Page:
As I was waiting in line to enter St. Peter’s Basilica during my last full day in Rome, I met a group of students from Duquesne University in Pittsburgh who were in my same shoes.
“It feels like a breakup,” one of them said. And she was spot-on.
Leaving Loyola’s John Felice Rome Center (JFRC) and the city of Rome almost two months early really did feel like a breakup. And it certainly wasn’t a mutual one.
Everything was going smoothly for the first month and a half or so. I was experiencing things I had never experienced before, looking at the world in a completely new way and I was the happiest I had ever been.
But, inevitably, things got a bit nasty toward the end.
On Tuesday, Feb. 25, the student body was called to a mandatory meeting where JFRC officials first informed us about the severity of the coronavirus. Because of its presumed origins in Wuhan, China, the disease had always felt distant and unrelated to us, but suddenly it was very close and very serious.
In the minutes leading up to the meeting’s start, “Bohemian Rhapsody” by Queen was playing through the room’s speakers. Nearly every student sang along, and the line “I don’t wanna die” felt a little too real.
This meeting was really the moment our relationship with Rome began to crumble. It’s here JFRC students first learned that quarantine was a potential consequence of traveling to another country since Italy was considered a hotspot. Administration also decided to cancel the school-sponsored weekend trip to Sicily because the first case in Palermo had been confirmed that morning.
Over the next week, confirmed cases in Italy jumped from around 300 to over 1,000 and the entire student body seemed constantly on edge. It seemed like at any given moment you could find someone on the phone with their parents.
Between the cancelation of the Sicily trip and the general fear of leaving the country — not to mention the upcoming midterm exams — no one was quite sure how that weekend was going to play out. Excitement for another weekend of traveling the continent turned into fear of not being able to leave the country — or worse, not being able to return.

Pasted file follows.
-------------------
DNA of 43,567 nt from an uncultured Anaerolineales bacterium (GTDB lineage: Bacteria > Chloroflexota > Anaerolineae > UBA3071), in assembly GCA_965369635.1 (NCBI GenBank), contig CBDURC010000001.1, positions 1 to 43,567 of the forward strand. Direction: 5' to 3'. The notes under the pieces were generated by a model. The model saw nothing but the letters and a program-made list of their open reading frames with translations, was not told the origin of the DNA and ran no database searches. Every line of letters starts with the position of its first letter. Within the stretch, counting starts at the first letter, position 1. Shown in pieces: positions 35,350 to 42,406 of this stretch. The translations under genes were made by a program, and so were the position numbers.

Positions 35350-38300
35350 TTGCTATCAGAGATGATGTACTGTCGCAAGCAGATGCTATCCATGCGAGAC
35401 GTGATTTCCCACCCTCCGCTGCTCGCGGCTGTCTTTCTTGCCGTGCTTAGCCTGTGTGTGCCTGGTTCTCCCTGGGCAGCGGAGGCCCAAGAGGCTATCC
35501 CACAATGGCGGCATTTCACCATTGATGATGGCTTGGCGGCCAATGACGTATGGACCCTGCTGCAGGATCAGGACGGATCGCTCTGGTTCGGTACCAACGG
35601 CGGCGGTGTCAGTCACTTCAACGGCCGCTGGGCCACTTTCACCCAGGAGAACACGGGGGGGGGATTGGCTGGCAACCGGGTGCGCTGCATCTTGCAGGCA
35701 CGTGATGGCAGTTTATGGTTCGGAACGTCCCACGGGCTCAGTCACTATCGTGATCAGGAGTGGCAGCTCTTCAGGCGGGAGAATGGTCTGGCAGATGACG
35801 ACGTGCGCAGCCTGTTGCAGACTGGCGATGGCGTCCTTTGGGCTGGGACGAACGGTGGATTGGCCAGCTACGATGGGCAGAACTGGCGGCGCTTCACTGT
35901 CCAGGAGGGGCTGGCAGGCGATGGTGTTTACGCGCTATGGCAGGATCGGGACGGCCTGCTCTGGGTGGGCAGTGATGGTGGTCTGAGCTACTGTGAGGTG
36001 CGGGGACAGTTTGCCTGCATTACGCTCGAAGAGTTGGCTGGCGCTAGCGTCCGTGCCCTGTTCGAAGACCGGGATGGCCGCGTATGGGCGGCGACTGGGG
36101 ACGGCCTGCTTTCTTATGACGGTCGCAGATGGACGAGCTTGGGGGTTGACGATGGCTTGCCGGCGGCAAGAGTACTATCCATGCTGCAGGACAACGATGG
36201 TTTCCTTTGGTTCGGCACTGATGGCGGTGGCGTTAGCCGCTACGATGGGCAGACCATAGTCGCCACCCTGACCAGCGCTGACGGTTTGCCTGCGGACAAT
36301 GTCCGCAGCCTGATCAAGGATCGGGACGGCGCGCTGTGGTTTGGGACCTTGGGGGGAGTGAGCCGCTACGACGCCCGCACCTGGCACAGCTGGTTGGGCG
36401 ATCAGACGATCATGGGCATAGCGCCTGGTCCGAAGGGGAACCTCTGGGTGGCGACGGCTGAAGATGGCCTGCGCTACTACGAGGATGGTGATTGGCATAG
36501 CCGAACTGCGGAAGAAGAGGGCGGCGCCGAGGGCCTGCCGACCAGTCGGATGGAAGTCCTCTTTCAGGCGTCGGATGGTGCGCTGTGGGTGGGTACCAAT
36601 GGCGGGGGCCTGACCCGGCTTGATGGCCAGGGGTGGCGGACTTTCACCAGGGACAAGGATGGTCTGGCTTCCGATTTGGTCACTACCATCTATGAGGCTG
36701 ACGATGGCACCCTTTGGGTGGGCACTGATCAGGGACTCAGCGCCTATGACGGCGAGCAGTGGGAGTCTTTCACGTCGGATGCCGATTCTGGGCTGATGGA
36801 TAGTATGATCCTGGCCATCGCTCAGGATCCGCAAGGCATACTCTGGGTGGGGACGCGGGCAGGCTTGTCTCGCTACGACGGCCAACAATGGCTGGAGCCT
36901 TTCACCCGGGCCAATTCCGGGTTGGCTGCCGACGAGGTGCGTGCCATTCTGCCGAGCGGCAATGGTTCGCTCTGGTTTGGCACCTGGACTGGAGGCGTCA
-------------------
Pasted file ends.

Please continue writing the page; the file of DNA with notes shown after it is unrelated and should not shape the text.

As the week progressed, we heard rumors of other universities sending their students home, including New York University’s program in Florence and many of the programs in Milan. Conversations between students always seemed to start with, “How are you doing?” and other niceties but always seemed to end with, “Do you think they’re going to send us home?”
The answer was almost always, “No, I doubt they would do that.” Until Saturday, Feb. 29. I was sitting at dinner with a group of other students and our conversation was inevitably headed toward that one dreaded question.
And this time the answer was overwhelmingly, “Yeah, I just don’t know when.”
Between the previous day and that conversation, the Centers for Disease Control and Prevention (CDC) had raised Italy from a Level 2 Alert, which encourages enhanced precautions, to a Level 3 Warning, which advised against any unnecessary travel. A Level 4 would mean no one could enter or leave the country.
Just a few hours later, we got the dreaded email. Everyone’s phones vibrated at the same time and just a few seconds later, wails and sobs echoed throughout the building. Even though most of us seemed to know it was coming, it was never real until that moment.
That night and the next few days turned into a mad rush of sorts — we all wanted to squeeze in our last bit of sightseeing and final goodbyes. Everyone wanted just one more bite of pasta, and one more glass of wine because soon it wouldn’t be legal. We wandered Rome for one last look at the Colosseum, one more museum visit because there are so many we never saw, and one more coin toss into the Trevi Fountain (I did three) just to be safe.
Meetings were held and (some) questions were answered, but everyone could tell the faculty were just as sad to see us go as we were.
Each day campus grew emptier and emptier as more and more students boarded flights back to the States. I was on the last group flight out of Rome on Wednesday, March 4.
So yes, Rome dumped me. My last few days were full of all the typical post-breakup feelings — the would-have/should-have/could-haves, the wishing for more time, the realization that you took it for granted.
Rome didn’t even get to meet my parents.
But there is one thing the JFRC faculty kept reassuring us — we are Romans now, and we’ll be back.
So Rome may have dumped me, but I’m not going to let her go that easily.